Presentation on theme: "The Library A fly-on-the-wall documentary filmed at the Enterprise Library and Information Service May 2005 PART EIGHT."— Presentation transcript:
The Library A fly-on-the-wall documentary filmed at the Enterprise Library and Information Service May 2005 PART EIGHT
Time flies! As the filming in the Enterprise LIS draws to a close, the crew were interested to learn more about how the library assistants prioritise and manage their time on a day-to-day basis. As the crew were aware that the library assistants’ usual jobs could have been affected by the presence of cameras, the library assistants were asked about their general strategies for time management.
Limiting time waste The library assistants had lots of examples where strategies were in place to avoid the wasting of time.
Limiting time waste Specify to callers how long you have to spare - “If people ring or come to see me and I can only spare say 10 minutes, I will always tell them that upfront.” [Owen Oracle] Use appointments if possible - “If anyone asks at the enquiry desk for one-to-one training sessions or advice on literature searching, we always encourage them to make an appointment. We would very rarely drop everything and see to them straight away.” [Petra Part-Time]
Limiting time waste Do not procrastinate! - “I have learnt that it is never a good idea to put off tasks, even if they are less interesting than some of your other work. Putting off an unpleasant task doesn’t make it any easier or more enjoyable.” [Martin Meekly] Set up protocols for handling telephone enquiries (to avoid spending time relaying messages, going to find someone who knows etc.) - “For a lot of the frequent telephone queries we get, such as literature search requests, we have a checklist to follow which I find really helpful.” [Rebecca Rush]
Limiting time waste Devise a rota so all appropriate staff have a fair share of staffing enquiry/circulation desks etc. - “The rotas for the enquiry desk and issue desk work really well as we all have the same number of sessions, meaning we all have the same amount of time away from the desk to concentrate on other work.” [Martin Meekly] In crises, learn to say “No!” or “Not today!” - “I think you do have to be assertive and be honest about when you simply haven’t got the time to do something.” [Owen Oracle]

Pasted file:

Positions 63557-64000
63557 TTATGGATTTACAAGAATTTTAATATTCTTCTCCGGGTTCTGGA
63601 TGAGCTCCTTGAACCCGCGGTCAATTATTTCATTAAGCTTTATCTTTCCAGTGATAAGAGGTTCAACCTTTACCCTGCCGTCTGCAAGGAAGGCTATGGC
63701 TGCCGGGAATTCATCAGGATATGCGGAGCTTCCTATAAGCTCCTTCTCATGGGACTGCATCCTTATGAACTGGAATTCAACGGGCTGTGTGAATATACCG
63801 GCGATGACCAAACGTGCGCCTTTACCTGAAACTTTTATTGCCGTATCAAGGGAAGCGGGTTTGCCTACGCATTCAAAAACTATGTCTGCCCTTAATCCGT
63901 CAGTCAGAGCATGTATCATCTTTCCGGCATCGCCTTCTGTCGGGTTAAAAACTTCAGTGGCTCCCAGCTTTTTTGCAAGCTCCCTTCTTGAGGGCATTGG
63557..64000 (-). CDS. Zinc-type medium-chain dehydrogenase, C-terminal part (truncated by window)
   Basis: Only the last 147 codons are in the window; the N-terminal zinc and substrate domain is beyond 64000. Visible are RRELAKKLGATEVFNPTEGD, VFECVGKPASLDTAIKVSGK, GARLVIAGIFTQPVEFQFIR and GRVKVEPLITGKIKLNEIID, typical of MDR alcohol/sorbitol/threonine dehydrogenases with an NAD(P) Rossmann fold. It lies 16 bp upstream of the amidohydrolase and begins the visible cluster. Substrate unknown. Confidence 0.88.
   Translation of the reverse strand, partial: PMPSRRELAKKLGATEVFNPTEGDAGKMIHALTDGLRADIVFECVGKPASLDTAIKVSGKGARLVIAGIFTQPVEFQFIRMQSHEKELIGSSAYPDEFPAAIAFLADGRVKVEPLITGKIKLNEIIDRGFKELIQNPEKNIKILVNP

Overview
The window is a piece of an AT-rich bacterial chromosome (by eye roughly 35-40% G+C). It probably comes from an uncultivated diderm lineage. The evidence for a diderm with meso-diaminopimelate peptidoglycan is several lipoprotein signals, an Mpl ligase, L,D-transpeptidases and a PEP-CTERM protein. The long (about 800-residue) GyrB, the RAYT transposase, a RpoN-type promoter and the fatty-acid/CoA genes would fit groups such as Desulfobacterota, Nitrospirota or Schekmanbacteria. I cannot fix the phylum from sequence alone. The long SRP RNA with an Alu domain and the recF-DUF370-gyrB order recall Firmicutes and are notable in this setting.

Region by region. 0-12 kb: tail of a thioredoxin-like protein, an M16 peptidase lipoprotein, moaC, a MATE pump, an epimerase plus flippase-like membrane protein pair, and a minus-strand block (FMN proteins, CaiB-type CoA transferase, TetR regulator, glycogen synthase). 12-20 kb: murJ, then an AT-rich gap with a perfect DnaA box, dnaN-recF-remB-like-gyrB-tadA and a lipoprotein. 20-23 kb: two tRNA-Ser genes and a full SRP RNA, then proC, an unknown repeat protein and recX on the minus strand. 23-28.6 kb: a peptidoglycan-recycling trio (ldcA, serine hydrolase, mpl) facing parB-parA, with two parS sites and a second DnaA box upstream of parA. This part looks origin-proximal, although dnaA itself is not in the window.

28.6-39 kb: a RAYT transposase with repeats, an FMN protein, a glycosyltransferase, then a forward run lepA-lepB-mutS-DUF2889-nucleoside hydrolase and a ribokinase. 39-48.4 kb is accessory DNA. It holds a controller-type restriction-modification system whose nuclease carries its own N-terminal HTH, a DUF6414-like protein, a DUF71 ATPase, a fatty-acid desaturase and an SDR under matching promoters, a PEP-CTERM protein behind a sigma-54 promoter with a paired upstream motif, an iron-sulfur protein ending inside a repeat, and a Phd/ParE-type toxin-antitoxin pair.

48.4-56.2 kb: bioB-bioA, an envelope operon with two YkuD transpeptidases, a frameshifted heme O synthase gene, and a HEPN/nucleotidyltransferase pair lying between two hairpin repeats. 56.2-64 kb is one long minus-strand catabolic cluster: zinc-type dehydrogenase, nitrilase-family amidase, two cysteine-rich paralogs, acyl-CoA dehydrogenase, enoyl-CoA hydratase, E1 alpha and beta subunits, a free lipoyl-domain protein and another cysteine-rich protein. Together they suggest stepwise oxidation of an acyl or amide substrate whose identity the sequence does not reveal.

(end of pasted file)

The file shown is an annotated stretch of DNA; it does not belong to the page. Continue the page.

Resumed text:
Limiting time waste Delegate appropriately - “I think the senior staff here are very good at knowing when to delegate and when not to. For example, I can’t ever imagine that they would delegate a task that would take longer to explain to someone else than it would to do it themselves.” [Petra Part-Time] File correspondence logically, and date stamp incoming mail - “Again we have a procedure to follow when dealing with the post in the mornings. This is great as it means it’s always done in the same way whoever does it, and it is easy to answer any queries we might get as you know where to find things” [Rebecca Rush]
Managing Meetings Owen mentioned that he thought the monthly Enterprise LIS staff meetings were a good example of time management. Owen was asked to describe why he thought this was so.
Managing Meetings “Well we always have a set agenda to follow so everyone comes to the meeting knowing what we are going to discuss. Minutes of the last meeting and anything else we may need to read are circulated well before the meeting so we all have chance to look at them. We have a strict time set for the meetings, making sure we always start and finish on time. The deputy manager usually chairs the meeting and she is very good at keeping us on track, so we don’t go off on a tangent and start discussing other topics. If there is not enough time to resolve an issue it is usually postponed to the next meeting so that we have ample time to discuss it.” [Owen Oracle]
Prioritising The Enterprise LIS is a very busy service, and often the library assistants and working on many different tasks and serving lots of customers all at the same time. The library assistants were asked how they organise their workload and how they manage to keep on top of things!
Martin Meekly “I usually divide my work into those essential tasks that I must do, important tasks that I should do and then those tasks that would be useful, that I could do if I have enough time. I then rank these in order of how urgent and important they are.”
Petra Part-Time “If I am short on time, I usually look at each task and ask myself what would be the implications if I deferred or dropped the task. That way I clarify in my mind what order to do things in and which tasks are not essential and can be left until later.”
Owen Oracle “I think prioritising your work can be quite complex sometimes. Obviously urgent tasks are usually the ones you do first, but it is important to keep in mind which tasks are going to give the best “pay-offs” and by that I mean those tasks that will give maximum benefit. For example by spending a bit of time processing a backlog of new books you will be satisfied you have completed a job that has been pending and you will benefit your users, as they will be able to borrow the new books once they are on the shelves.”
Rebecca Rush “I’m quite a morning person so I find it is better for me to tackle the tasks that need more thought and concentration before lunch, and then I tend to use the afternoon for more routine work such as shelving or labelling books.”